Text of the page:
Wait, Why Art, Again?

Nauman-Duchamp-460x575“If every poet on earth stopped writing
right now, forever, what would be lost?

we have more cherubs, urinals,
colored lights than anyone can look at
in a hyperextended well-educated
middle-class no-guns-in-the-home
American lifetime.”
From Poem As Fountain by Lesley Wheeler ~ Image: Nauman – Duchamp by Carolyn Capps

(See all the images/poems by Carolyn Capps and Lesley Wheeler in the current edition of Midway Journal)

When I was a little girl, I wanted to be an artist. I wanted to draw cartoons or sing on stage or invent underwater cities. I sketched and colored. I wore costumes and sang into my brush. I daydreamed about living with the fish at the bottom of the sea.

Did you? Did you wonder and explore and want to make things that no one had made? Do you still? Or do those things feel childish or like something someone else does?

This curious, expressive part of me began to wither during my school years. While I got praise for my artistic work sometimes, I got far more reinforcement for politely paying attention, following directions, and for not wiggling around and putting my feet on the furniture. What’s more, as I got older I got afraid that whatever I made wouldn’t be good enough, interesting enough, original enough. Who could do better than Snoopy and Fantasia? I didn’t get a part in the sixth grade musical, and there was already Shirley Jones and Julie Andrews. And my underwater city? It would just get covered in algae and barnacles, right? After a while, my visions of cartooning or performing or living with the fishes – like Luca Brasi in The Godfather — slept with the fishes. (For those too young to know the reference, that means died, or more precisely, was killed.)

Did this happen to you, too? Maybe not. I admire those whose artistic lives persisted past grade school. They had more confidence and courage than I ever did. And yet even creative lives that persevere into adulthood are often eroded by the pull of family or finances or the unfolding fear-fest of life. (To be clear, I believe there can be tremendous artistry in raising a family, making money, and hanging out with fear, but not everybody approaches them that way. I certainly didn’t.)

I’m not judging here. I get it. I understand and feel the pull of a politely-pay-attention-follow-directions-sit-still life. It’s easy and safe. I don’t twist anybody’s undies and it’s unlikely I’ll be criticized. Making art, by definition, means emphasizing your differences instead of how you fit in. That’s a vulnerable and sometimes scary place to be.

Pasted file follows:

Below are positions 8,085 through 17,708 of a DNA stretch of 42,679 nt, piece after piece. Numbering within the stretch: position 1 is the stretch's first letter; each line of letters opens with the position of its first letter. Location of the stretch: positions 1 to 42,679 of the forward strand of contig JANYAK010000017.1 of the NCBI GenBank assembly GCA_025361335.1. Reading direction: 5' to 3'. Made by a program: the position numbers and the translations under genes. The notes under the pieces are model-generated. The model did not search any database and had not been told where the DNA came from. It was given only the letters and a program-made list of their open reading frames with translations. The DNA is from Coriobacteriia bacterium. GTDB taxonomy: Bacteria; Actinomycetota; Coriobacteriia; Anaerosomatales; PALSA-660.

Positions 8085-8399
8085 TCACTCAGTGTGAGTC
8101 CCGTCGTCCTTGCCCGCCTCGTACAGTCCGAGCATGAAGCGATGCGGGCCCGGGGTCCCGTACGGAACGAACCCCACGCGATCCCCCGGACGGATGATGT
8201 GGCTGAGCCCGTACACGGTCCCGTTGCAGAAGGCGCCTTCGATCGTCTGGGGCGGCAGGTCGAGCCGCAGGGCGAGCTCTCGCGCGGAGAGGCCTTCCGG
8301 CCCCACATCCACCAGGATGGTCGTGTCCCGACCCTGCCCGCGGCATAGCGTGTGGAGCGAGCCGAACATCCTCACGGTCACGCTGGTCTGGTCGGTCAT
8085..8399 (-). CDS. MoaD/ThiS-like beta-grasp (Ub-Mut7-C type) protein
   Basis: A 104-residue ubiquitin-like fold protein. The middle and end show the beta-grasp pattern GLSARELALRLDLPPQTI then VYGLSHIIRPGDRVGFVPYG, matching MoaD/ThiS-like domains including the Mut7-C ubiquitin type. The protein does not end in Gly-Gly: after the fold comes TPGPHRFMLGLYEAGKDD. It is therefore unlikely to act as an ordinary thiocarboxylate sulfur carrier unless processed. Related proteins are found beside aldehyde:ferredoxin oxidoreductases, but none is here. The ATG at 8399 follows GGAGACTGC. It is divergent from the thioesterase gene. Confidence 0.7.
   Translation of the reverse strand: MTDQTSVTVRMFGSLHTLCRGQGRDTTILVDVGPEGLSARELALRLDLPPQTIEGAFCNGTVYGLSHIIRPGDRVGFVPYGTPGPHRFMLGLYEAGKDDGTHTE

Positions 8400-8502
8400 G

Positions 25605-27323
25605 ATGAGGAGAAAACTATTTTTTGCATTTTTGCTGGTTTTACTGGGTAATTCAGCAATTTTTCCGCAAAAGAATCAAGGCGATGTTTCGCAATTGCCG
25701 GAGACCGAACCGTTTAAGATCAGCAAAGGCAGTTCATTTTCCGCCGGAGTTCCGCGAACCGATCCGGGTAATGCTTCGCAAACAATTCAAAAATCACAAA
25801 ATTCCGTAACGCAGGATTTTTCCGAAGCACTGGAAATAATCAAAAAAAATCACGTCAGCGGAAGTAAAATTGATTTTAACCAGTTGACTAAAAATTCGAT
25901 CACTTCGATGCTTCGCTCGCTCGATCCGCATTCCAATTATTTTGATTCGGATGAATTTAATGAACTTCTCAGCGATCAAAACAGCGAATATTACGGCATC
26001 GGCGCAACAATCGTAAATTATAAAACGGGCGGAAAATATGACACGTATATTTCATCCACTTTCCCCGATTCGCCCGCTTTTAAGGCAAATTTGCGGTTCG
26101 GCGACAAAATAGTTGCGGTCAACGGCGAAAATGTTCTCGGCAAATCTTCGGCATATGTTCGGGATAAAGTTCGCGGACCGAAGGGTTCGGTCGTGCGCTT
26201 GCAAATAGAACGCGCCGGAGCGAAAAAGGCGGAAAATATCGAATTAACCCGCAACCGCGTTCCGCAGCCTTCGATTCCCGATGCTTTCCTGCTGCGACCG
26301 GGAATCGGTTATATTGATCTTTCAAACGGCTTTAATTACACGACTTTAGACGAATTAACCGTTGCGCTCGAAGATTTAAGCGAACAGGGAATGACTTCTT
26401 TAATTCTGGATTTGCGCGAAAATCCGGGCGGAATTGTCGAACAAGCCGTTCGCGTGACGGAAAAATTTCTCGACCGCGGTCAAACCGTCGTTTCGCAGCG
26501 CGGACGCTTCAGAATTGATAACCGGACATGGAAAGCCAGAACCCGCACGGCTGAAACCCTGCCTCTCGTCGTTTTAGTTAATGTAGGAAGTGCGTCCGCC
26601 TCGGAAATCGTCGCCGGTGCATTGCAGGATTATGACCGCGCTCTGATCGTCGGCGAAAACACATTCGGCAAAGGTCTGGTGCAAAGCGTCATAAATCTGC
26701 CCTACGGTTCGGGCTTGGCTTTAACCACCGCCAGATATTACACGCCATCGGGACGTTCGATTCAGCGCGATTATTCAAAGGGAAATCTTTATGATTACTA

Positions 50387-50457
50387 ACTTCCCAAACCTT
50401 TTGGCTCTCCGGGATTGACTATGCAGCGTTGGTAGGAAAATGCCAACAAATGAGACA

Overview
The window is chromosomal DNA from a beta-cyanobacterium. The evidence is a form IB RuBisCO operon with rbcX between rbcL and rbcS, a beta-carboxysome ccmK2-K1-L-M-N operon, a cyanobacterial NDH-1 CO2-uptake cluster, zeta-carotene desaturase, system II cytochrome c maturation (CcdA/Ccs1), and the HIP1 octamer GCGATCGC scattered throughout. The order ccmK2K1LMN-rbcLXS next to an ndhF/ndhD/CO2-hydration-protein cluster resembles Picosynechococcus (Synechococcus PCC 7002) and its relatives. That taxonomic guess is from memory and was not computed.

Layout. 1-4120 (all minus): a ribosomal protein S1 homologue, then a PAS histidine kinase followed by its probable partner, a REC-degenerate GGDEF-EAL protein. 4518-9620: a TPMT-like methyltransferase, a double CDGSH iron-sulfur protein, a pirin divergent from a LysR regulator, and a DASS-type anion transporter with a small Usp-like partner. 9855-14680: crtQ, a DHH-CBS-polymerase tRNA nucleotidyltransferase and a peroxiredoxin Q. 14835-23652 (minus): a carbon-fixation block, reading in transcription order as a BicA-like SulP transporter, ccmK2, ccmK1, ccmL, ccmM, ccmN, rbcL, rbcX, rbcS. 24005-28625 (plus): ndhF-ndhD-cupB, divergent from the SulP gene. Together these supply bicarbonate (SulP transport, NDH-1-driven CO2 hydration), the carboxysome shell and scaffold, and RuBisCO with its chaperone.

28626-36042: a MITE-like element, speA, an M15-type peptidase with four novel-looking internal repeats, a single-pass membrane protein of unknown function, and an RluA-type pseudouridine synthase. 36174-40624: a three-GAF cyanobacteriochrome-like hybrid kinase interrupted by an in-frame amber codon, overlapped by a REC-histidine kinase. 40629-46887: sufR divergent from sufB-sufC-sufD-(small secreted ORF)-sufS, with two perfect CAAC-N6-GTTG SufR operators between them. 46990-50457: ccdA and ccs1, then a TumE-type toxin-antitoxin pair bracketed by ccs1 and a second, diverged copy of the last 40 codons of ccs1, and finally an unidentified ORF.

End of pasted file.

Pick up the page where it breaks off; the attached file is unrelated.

But I think it’s worth the risk. There is something missing from a life without art — something rich and complicated and human. As the saying goes, “Earth Without Art Is Just ‘Eh’.” I would add that a livelihood without creativity isn’t all that lively a ‘hood.

Like a starfish that loses a limb, though, creativity can be regenerated. We can invite that child-like wonder back in. It’s been slow for me and my Polite Part is quick to resist the risk of art, but it’s happening more and more. Mindful movement helps. Every time I do Standing Bow Pulling pose or I take a Nia class or I go trail biking with my husband, I am creating, embodying something new. My brain and nervous system fire differently when I bring my body and mind into alignment. It doesn’t matter if I fall out of Standing Bow, if I feel awkward in Nia, or if my chain comes off on the trail. Moving my body mindfully starts more in motion than just my physical self. It reminds me that creating is what human beings do.

Gradually, after years of sneaking peeks at living with playful, artistic authenticity, I feel a part of myself perking up, puppy-like. When I am creating something as simple as a cross front cha-cha-cha or as complex as a book of essays, I feel fulfilled, complete somehow – even if I stumble or I’m not ready to publish it. I can almost feel a whole bank of neurons light up when I’m selecting songs for a playlist or ingredients for a salad. When I’m posting a blog post or launching a new routine, it matters less how it turns out and more that I’m taking the risk to do it.

In Lesley Wheeler’s Poem as Fountain (part of her collaborative project with the images of Carolyn Capps that you can see in its entirety in the current edition of Midway Journal), she suggests,
I say it’s the making,
not the architectural sketch but the feel
of a pencil in the hand, that saves us.

It is the act of creating itself that makes all the difference.

OF NOTE: Rebecca George and I are living life as artists in the months leading up to our Life As An Artist retreat March 28-30, 2014. Our Web site – https://sites.google.com/site/6monthsofcreativeplay/ – has tales of our experiences, inspirations and ideas for your own, and of course, all the goods on the retreat. Please check it out, and while you’re there, sign up to receive the weekly “Inspirational Breeze” to support you on your artist journey.

  1. What is the point of art? An interesting question and one which I’m not completely sure of the answer. Perhaps it’s the difference between a strict puritanical white washed church and a catherdral with beautiful stained glass.

    • Right, one of my questions, exactly? Why make art? Why do you write poetry? Does it, as one of your poems suggest, reduce distortion? How do you feel before, during and after writing a poem? Is it possible that just the doing is the point? I say, keep doing it.

      • Yes, it is very cathartic whatever that means. To write a good poem and know that it’s good when you’ve written it has got to be one of the best experiences ever.

  2. Nice. I love it. My experience is, though, that sometimes I have to write a string of bad poems (bad essays or teach a string of bad classes, in my case) and I have to keep showing up to be there when the good one comes through! ❤

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